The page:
"The BEST way to predict the FUTURE is to CREATE it"

This spoke to me as an engineer who works to help with the invention of the future. The work I do now could someday put humans on Mars. It could send a space probe to our nearest earth-like neighbor. This front page reminds me that while I’m creating the future of the next generations, I also have to remember to create my own personal future, whatever that may be.

What is your perspective on planning? Do you like to plan every minute or take life as it comes? Are you already shopping for next year’s planner?

I've never been the person that can usually just bounce back from making a mistake, no matter how small. One of my personal development goals is being less harsh on myself. How can I expect to go very far if I want to shrivel up and die every time someone points out a mistake I made?


This ties in very well to taazone's last article on Engineering Mind and having no fears of a "don't know" mind. Of course no one person can be expected to have all the answers, but all the reassurance in the world still doesn't make it any easier for me. So how do you deal with mistakes when you're a perfectionist by nature?


Realizing you're probably not the only one that's ever made that mistake or wanted to run away is a good first step. I think many of us as engineers are inherently perfectionists, which can be a blessing and a curse. I've been reading a book recently about shame of all things and despite it sounding like a depressing book it's actually been very therapeutic. (If you'd like to read it, it's called "I Thought it Was Just Me" by Brene Brown, or you can check out some of her TED talks.) It talks a lot about how shame is different from embarrassment and why its important to fight back shame. But it helps a lot for that sinking feeling you might feel as a perfectionist when your mistakes get pointed out. Usually it's in a very constructive "build you up" way. "Okay, I can do better next time." But for that rare instance when it comes in the form of something that throws you into defense mode (despite whether the critic meant it that way or not), accepting that criticism can be very difficult, even if it is very valid and useful feedback.


So how do you get over the paralysis? One method could be to just ignore it or pretend it never happened. Numb the sting. But that's the wrong way to do it. If you ignore those criticisms, you can never accept that important feedback. Then there's the polar opposite, which is assuming these kinds of comments come from a place of malicious intent just because of the way they made you feel. How are you supposed to breed teamwork and cooperation with a mindset like that? We can't expect to learn anything that way. Neither of these methods do what we need them to do. We have to come at harsh criticism with an open heart and an open mind. Examine the feedback, figure out what about it pushes your buttons, and then try to rephrase what was said in your mind in a way that seems more constructive to you.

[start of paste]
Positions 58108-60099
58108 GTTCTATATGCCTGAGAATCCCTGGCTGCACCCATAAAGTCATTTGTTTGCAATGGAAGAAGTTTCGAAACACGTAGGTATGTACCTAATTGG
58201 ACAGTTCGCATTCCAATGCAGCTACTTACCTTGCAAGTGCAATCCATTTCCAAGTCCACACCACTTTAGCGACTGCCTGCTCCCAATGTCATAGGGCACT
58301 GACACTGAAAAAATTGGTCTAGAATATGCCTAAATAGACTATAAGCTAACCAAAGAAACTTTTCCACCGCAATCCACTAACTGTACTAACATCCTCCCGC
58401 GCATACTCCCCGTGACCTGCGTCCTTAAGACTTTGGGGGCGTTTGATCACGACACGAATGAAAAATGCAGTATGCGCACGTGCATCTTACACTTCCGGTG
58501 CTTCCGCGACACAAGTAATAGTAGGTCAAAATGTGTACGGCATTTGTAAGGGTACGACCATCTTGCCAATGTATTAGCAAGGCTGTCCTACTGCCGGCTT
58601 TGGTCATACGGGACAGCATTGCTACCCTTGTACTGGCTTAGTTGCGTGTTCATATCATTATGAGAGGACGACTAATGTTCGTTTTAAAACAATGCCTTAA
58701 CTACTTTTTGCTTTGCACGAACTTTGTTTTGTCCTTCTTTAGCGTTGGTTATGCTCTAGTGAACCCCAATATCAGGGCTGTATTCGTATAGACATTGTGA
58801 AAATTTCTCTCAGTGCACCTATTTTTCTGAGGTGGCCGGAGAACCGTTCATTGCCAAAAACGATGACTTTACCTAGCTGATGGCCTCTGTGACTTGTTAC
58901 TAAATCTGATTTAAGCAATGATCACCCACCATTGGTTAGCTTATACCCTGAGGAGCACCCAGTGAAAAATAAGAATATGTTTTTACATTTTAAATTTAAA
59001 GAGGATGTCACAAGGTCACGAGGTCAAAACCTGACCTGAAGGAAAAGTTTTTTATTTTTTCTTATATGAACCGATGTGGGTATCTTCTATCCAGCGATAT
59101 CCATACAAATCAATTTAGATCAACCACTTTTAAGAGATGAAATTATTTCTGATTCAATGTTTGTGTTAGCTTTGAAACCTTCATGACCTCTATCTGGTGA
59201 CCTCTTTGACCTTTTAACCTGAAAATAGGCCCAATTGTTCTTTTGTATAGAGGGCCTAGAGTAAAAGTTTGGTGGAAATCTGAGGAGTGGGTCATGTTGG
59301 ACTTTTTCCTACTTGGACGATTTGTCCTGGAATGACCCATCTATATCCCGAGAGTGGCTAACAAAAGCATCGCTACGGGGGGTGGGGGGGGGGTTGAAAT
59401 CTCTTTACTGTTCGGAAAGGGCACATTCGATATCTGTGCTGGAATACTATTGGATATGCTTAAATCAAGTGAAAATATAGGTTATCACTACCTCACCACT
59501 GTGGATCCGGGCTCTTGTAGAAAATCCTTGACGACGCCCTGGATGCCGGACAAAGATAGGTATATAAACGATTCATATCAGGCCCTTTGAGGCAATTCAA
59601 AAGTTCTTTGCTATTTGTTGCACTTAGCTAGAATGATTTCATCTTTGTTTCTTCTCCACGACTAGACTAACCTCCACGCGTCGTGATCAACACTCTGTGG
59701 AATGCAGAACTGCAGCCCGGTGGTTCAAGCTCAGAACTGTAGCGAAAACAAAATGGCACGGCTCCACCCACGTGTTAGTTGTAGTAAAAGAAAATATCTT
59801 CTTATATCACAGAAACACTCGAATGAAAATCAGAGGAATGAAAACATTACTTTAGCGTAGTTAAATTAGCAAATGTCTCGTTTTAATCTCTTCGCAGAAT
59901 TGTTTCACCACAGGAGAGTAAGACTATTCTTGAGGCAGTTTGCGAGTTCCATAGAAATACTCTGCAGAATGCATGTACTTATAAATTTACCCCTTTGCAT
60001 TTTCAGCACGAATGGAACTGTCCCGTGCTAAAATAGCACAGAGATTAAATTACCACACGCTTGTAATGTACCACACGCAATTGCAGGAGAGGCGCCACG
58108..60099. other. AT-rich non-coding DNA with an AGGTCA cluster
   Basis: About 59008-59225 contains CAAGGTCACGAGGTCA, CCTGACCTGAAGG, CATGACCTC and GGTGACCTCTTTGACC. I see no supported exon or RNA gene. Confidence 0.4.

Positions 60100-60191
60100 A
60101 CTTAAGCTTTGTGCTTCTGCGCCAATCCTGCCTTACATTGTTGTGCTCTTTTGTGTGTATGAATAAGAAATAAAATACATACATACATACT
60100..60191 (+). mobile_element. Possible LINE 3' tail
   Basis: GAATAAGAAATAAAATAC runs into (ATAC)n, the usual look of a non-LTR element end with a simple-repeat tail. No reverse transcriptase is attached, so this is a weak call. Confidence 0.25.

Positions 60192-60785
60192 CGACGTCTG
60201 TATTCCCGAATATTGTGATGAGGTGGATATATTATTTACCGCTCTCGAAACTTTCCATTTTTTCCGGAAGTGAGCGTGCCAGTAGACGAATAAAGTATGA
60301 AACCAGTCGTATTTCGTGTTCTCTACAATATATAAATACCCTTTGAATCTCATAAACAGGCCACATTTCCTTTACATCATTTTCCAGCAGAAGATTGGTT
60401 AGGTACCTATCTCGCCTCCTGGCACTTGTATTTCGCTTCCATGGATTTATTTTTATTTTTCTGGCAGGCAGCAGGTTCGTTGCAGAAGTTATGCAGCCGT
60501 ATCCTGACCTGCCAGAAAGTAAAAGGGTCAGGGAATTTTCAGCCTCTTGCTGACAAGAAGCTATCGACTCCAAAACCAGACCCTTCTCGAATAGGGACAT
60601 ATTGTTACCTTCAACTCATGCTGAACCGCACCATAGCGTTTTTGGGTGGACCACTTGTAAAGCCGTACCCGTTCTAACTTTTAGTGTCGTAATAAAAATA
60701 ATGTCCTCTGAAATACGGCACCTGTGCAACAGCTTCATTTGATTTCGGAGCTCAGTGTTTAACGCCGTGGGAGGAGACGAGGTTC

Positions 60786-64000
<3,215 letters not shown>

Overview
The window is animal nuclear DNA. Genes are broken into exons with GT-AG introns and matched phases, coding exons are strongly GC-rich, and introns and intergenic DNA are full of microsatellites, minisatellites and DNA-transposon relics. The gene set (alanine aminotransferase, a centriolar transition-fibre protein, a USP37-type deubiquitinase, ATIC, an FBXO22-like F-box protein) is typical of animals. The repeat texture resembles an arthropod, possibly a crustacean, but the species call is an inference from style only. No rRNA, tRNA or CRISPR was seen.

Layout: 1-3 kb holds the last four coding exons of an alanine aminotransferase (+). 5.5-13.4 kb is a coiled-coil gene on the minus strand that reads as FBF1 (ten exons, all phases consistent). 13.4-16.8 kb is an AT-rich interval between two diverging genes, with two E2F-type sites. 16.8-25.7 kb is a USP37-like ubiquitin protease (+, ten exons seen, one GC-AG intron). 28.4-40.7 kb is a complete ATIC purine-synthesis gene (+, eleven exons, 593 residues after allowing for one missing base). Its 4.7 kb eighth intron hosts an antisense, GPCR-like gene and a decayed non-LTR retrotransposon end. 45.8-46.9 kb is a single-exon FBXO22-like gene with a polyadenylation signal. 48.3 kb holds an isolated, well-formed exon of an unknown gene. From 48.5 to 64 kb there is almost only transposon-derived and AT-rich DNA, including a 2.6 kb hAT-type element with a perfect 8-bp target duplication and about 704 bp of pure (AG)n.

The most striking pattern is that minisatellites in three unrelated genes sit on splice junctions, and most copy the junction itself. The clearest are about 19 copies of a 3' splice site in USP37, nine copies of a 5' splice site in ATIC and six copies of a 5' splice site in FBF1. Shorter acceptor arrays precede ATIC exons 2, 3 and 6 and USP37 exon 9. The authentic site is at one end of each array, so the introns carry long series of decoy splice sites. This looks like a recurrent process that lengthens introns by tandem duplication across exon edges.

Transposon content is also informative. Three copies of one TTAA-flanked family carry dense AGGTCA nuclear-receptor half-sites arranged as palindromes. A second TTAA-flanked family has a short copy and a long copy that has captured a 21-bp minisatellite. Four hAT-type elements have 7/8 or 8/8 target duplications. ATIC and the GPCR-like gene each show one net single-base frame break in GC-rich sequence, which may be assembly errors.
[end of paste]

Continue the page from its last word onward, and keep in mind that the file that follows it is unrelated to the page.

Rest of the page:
As a blogger and Instagram user with way too many pictures of her cat, or really anyone that publishes content of any kind on the internet, you have to deal with the internet trolls. Eventually you're bound to encounter them and it can be devastating if you don't take a step back from the comments and analyze them. Look at the comments of any news story or any YouTube video. You can never escape the numbers of people with nothing positive to say. So when I receive criticizing comments, I have to catch myself from spiraling down. Recently, I wrote an article for Planet Analog about radiation testing, and I mixed up Beta radiation with Gamma radiation. The implications in the explanation I was giving were the same, but it was an error nonetheless. This mistake went uncaught until it was pointed out in the comments section. Initially, I felt like an utter idiot, though in reality it was probably just an honest question from a confused reader. Imagine the thought process in my head: "Oh man, why did I even put myself out there if I was going to look so stupid! How can anyone whom claims to know anything about radiation testing possibly mix these things up!? I can never show my face again..."